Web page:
Citizen Staff Reports 12/16/2013
Virginia Blood Services (VBS), the sole supplier of blood for more than 20 hospitals throughout the state of Virginia, is in need of blood donors to help replenish the local blood supply over the holidays.
A decline in blood donations is typical during the winter months as people become busy with holiday activities and travel. Patient needs remain steady, however, making it important for people to visit a VBS donor site or mobile drive to give blood. > Read more.
In Varina, one of the most anticipated events of the season is approaching. The 19th Annual Big Toy Parade will return on Dec 14, offering a “homey,” small-town feel that helps elicit holiday spirit among participants and spectators alike.
The parade, which begins at 3 p.m., is sponsored by the Battlefield Ruritans and Henrico County Parks and Recreation and is held in conjunction with the James River Boat Parade. It is led by a grand marshal along Old Osborne Turnpike and ends at the Osborne Boat Landing, where hundreds of community members gather to await nightfall and the arrival of lighted boats, concluding a festive holiday celebration. > Read more.
Citizen Staff Reports 12/03/2013
The region's two premier youth soccer organizations – the Richmond Kickers and Richmond Strikers – have partnered to create Richmond United, a cost-free U.S. Soccer Development Academy program designed to serve the most talented players in the region. The arrangement marks the first time in U.S. Soccer Development Academy history that two member clubs have united their respective Academy programs.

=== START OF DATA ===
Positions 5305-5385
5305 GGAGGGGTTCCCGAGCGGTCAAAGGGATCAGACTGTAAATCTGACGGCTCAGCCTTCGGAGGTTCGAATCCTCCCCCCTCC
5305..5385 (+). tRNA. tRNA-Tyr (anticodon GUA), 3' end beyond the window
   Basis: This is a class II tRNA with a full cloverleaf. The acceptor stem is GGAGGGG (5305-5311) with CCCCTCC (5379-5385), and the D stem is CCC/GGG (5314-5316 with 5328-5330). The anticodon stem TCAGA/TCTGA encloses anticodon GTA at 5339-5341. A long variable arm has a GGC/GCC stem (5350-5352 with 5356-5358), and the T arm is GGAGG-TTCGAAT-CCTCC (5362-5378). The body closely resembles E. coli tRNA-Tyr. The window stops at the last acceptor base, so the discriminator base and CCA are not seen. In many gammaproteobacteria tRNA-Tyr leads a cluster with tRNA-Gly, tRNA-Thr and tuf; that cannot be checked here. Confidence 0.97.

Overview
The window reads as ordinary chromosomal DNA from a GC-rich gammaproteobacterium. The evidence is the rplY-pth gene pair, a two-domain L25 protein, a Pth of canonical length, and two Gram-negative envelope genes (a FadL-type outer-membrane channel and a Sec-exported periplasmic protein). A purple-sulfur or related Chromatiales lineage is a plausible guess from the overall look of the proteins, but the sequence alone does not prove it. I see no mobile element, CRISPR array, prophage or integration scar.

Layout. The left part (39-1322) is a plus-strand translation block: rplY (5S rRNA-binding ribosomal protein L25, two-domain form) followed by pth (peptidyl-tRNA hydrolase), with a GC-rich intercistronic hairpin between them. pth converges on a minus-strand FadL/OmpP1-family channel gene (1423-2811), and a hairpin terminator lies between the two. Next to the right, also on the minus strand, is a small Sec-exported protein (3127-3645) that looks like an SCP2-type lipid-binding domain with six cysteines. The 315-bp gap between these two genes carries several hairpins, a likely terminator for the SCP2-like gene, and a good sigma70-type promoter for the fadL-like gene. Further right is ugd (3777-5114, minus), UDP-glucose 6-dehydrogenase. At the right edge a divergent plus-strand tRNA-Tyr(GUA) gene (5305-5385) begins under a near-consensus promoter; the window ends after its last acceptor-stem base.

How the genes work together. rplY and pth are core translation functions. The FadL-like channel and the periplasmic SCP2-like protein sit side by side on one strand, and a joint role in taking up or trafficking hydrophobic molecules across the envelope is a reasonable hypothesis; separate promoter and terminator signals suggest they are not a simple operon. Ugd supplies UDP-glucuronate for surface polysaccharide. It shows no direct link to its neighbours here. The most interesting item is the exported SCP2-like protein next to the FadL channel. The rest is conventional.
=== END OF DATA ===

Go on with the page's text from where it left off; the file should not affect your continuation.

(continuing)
Slated to begin play in the fall of 2014, Richmond United will field U13/14, U15/16 and U17/18 U.S. Soccer Development Academy teams. The teams will train and play home games at two of the top soccer specific complexes in the nation, Ukrop Park and Striker Park. > Read more.
Eastern Henrico’s annual “Holiday on Parade” event is back tomorrow. Family-friendly activities will take place at various locations in the east end. The festivities will culminate with the 21st annual James River Parade of Lights. Also, several churches throughout the county are hosting holiday celebrations including West End Assembly of God, St. Andrew’s United Methodist Church and The Gayton Kirk Presbyterian Church. For all our top picks this weekend, click here! > Read more.
Estilo charms, with a stylish twist, in Henrico’s Near West End
If you're looking for something a little different from the standard, ho-hum restaurant experience, look no further than The Village shopping center. Among the recent success stories to put down roots in The Village is Estilo, created by the owners of the gastropub Toast (featured in a Feb. 21 review in the Citizen), only a few steps away.
Estilo – which translates to style – offers a taste of Peru, Chile and Bolivia, among other countries, and a menu that rotates regularly through the rest of Central and South America. > Read more.
Disney’s Frozen shines as an instant classic
Disney has spent the past few years in search of that certain something; that ‘Disney Magic.’ It’s been a slow process. From The Princess and the Frog to Tangled to Wreck-it Ralph, the studio took slow steps, welcoming its princesses and fairy tales and musical numbers back into the fold. Every film was an improvement on the last, but none of them had anywhere near the charm or lasting appeal of the early ‘90s highs of the “Disney Renaissance.”
Frozen, by far, is the House of Mouse’s best attempt at a new Little Mermaid. > Read more.